16.       Applications for access or amendment to information made under Sections 17 and 35 of the Freedom of Information Act will be determined in accordance with the provisions of that Act, independently and distinct from the provisions of this policy.

 

17.        Applications for access or amendment to health information in accordance with Sections 26 and 33 of the Health Records and information Privacy Act will be dealt with under that Act, independently and distinct from the provisions of this policy.

 

 

 

 


Hornsby Shire Council

Attachment to Report No. CC108/08 Page 55

 














 


Hornsby Shire Council

Attachment to Report No. CC108/08 Page 69

 

  


 

 

 

 

 

 

 

 

 

ATTACHMENT/S

 

REPORT NO. EN47/08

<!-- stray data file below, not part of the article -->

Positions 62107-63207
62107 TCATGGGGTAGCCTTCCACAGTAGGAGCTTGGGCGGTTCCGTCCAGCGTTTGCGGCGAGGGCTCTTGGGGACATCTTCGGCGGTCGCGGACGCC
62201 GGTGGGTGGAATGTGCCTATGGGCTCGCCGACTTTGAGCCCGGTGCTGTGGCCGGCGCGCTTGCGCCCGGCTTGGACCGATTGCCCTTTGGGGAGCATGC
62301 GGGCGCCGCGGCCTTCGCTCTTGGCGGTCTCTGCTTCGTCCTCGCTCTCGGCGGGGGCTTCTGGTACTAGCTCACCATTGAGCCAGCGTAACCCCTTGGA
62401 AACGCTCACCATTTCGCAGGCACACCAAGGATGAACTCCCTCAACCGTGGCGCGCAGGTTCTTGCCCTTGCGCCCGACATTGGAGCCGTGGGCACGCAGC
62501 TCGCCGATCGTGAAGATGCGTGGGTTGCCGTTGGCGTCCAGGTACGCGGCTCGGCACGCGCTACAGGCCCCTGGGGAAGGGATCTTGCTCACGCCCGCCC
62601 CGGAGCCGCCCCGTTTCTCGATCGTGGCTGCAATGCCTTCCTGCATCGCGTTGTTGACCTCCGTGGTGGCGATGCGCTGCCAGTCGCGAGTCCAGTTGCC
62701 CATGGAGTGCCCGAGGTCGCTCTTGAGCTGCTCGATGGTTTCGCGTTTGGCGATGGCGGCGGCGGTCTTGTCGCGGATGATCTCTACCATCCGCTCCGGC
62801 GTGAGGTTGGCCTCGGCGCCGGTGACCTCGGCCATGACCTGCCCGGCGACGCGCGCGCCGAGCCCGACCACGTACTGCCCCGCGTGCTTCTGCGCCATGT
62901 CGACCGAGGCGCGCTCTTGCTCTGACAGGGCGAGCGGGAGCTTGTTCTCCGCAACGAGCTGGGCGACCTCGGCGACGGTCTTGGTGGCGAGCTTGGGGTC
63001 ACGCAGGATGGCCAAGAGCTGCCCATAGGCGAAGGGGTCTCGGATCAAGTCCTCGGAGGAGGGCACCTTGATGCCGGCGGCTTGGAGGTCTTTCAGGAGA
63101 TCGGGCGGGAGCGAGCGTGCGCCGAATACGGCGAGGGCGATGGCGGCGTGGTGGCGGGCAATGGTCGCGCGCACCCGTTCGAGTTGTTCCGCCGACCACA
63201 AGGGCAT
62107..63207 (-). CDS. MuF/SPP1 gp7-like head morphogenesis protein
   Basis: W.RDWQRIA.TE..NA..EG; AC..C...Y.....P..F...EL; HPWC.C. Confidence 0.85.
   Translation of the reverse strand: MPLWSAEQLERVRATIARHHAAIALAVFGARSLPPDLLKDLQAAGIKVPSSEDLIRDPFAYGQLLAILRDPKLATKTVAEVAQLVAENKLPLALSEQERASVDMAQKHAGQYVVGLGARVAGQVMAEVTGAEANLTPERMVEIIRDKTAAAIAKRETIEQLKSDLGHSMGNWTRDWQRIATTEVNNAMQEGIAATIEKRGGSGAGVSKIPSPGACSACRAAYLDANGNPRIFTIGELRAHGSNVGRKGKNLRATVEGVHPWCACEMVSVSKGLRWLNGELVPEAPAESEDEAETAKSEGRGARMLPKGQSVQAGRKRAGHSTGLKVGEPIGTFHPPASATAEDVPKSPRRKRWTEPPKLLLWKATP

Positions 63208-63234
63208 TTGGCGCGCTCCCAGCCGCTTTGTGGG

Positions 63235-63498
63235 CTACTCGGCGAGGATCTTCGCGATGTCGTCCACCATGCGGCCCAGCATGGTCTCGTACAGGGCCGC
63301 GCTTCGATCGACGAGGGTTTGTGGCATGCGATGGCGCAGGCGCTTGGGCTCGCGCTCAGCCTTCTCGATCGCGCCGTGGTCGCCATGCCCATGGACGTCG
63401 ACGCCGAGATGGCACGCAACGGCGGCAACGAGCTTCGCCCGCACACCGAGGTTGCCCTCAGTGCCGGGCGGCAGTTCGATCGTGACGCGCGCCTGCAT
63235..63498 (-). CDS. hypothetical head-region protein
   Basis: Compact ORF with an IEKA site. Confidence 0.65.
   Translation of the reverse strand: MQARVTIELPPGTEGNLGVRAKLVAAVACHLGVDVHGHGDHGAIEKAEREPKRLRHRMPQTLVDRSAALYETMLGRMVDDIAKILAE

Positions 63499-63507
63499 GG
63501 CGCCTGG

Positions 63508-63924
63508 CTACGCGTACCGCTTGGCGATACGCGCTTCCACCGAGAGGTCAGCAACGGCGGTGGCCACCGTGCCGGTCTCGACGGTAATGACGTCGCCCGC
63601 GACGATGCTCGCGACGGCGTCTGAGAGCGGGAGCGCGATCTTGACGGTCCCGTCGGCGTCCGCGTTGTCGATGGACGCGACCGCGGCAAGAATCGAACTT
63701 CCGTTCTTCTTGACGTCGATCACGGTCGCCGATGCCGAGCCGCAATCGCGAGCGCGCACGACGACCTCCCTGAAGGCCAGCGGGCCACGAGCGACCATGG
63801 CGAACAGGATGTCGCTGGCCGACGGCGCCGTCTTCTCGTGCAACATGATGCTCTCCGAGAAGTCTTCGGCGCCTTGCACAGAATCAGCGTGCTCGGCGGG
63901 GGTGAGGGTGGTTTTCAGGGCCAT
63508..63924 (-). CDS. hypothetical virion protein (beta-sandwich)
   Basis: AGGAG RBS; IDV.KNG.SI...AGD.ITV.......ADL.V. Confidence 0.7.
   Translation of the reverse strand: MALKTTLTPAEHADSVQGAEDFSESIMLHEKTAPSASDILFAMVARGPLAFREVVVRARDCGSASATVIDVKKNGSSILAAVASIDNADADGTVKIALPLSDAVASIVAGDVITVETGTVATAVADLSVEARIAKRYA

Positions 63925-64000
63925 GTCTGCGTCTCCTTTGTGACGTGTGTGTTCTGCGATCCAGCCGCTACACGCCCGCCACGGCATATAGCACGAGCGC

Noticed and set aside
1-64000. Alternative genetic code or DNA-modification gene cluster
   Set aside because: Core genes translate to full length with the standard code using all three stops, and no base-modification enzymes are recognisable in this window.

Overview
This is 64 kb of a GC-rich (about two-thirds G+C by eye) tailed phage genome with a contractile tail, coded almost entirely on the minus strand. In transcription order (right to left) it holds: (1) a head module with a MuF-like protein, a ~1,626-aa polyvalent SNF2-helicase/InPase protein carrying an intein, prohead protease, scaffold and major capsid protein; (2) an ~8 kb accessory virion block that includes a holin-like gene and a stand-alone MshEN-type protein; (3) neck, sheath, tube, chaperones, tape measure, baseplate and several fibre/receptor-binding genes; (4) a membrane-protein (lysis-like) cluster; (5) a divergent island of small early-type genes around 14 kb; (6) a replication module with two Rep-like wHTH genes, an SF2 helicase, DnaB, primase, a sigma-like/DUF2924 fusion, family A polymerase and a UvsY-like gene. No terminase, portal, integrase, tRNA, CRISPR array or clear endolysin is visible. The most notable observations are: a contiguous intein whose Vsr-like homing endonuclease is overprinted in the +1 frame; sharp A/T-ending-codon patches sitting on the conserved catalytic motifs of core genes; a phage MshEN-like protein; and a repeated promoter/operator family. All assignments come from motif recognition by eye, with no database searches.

ITEM 11

 

1. Summary of comments received and considered

2. Lower Hawkesbury Estuary Management Plan

 

 


Hornsby Shire Council

Attachment to Report No. EN47/08 Page 71

 

Attachment-1 Amendments following Public Exhibition

Source:

Hawkesbury Nepean Catchment Management Authority (HNCMA) D01046745

Comment:

“The DLHEMP includes a number of actions where the HNCMA considers that it does have a support role which has not been identified.  The HNCMA would be willing to be identified as an agency with a support role for these actions.”

Response:

Action 2v, 9a, 8b, 8d, 2g, 2t, 2w, 8e, 15e, 16f, amended to include the HNCMA as a support agency

Comment:

“There are a number of actions where the HNCMA has been inappropriately identified as having either a lead or support role.”

Response

Action 9e, 8a, 2n, 11a, 11b, 11d, 11e, 12e, 12f, amended to remove the HNCMA as having either a lead or support role.

Comment:

“The HNCMA is generally in agreement with our involvement in the following actions; however we note that other agencies with key responsibility have not been identified.”

Response: